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DeJongh Presents His Pick for Education Commissioner

Dec. 20, 2007 — Calling her a "coalition and consensus builder" with nearly three decades of teaching and administration under her belt, Gov. John deJongh Jr. on Thursday announced his nomination of LaVerne Terry to fill the post of education commissioner.
During a press conference at Government House, deJongh kept his remarks brief and to the point, saying that Terry, while working in both Delaware and Connecticut school districts, has faced challenges similar to those that exist in the V.I. public school system and comes here with a "tremendous amount of experience and success in improving public schools at all levels."
"As many of you already know, I believe that education is key to the future success of our territory and its young people," deJongh said. "I have set very high standards as our target and goal. And I am enthusiastic and confident that with Dr. Terry at the helm, our Department of Education will be professionally and skillfully guided toward our shared goals."
Terry's nomination, deJongh said, would be effective Jan. 14. In order for her to be confirmed, however, Terry's nomination still has to be approved by the full Senate body. In October, a majority of senators voted to axe the nomination of Lynn Spampinato, who was brought on by deJongh in August.
Terry said Thursday she looks forward to going through the legislative process. Once on board, she said, a "significant" amount of time will be spent within the territory's schools and working with members of the Education Department to assess the system's strengths and weaknesses. Though her time on island has so far been limited, Terry said that current indicators pinpoint at least three chronic problems: special education, student dropout rates and early literacy.
"From kindergarten to third grade, students are learning how to read," she said after the press conference. "After that, they have to read to learn, so it's very important that we get these students reading at their grade levels."
In terms of reducing student dropout rates, Terry said during the press conference that the key to keeping students in school is "finding out what their interests are" and giving them the support needed to pursue those interests, while addressing achievement and skill gaps. Addressing gaps in special education is also a top priority, Terry said, explaining that students with special needs should still have access to the same curriculum as their peers, while receiving additional attention and care from teachers.
"In my view, education is the 'great equalizer,' allowing for new opportunities to unfold and providing the ability to continually build, grow and advance," she said. "It unleashes dreams, nurtures passions, and allows lifelong goals to fall within reach. I can't begin to imagine where I would be, or what my life would be like, without this solid foundation."
Improving curriculum and keeping track of the department's federal funds are also high priorities. When asked whether she comes to the territory with a "magic pill or formula" that could help keep the department's finances in line, Terry said, "It doesn't take magic — it takes making a strong plan with real clear outcomes and attaching finances to those outcomes."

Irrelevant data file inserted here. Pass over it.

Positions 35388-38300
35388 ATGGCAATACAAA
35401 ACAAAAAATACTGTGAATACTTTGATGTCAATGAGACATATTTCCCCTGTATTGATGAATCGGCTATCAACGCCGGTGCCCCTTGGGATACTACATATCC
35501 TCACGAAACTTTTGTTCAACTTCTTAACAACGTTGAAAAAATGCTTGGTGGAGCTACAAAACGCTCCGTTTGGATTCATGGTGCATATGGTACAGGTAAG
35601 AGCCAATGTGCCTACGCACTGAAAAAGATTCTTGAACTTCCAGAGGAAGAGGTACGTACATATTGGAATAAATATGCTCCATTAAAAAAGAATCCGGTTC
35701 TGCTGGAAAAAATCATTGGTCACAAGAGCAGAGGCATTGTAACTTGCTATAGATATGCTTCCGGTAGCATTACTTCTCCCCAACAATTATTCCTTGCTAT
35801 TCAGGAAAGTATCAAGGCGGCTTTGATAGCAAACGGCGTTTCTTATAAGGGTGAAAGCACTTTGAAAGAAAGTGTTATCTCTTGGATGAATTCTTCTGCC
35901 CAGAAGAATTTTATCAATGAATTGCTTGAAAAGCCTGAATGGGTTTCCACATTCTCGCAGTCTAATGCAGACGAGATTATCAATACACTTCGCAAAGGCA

Sending back money to the feds means that there's "something, somewhere, that we're not giving to our students," she added.
Terry said after the news conference that opening up dialogues with parents and students is also important.
"What I've worked with before is something like a student cabinet, where representatives from the middle and high schools would meet with us regularly to discuss their issues," she said. "I hope to do something similar to that here."
Prior to her nomination as the territory's education commissioner, Terry was the deputy superintendent/chief academic officer of the Hartford Public School system in Connecticut — an urban district with more than 24,000 students and 40 schools. According to her resume, while serving as assistant superintendent of the Christina School District in Delaware, Terry tripled enrollment in AP courses, increasing enrollment of minority students by 300 percent, improved test scores in the district's elementary and middle schools by 20 percent and developed several model teaching and development programs.
As Delaware's largest school district, Christina has an enrollment of 20,000 students.
In addition to outlining her career achievements during Thursday's press conference, Terry also spoke about her personal history, growing up in a "very poor part" of rural Georgia. She and her six siblings were taught at an early age about the role a good education can play, she said.
"It was instilled in us, me and my five siblings, that education was the door opener to a future and a range of opportunities that our parents and grandparents did not have access to," she said. "I came to understand that education, in some ways, perhaps even more than having money and other resources, provides a foundation that can never be taken away…
"When I chose to go into education, I knew that I was going to do everything in my power to open as many doors as possible, and that I would seek to provide a path for other children who wanted to invest in themselves."
Terry said she brings that philosophy with her to the territory, and is not afraid of implementing some much-needed change.
"I don't know how to create change without scaring somebody, whether that change is done fast or slow," she said. "But there are some things that need to be changed, and the way to go about doing that is to make sure that everyone is involved, to keep the lines of communication open with parents and teachers about what these changes are and to assure them that everything is being done in the best interest of their children."
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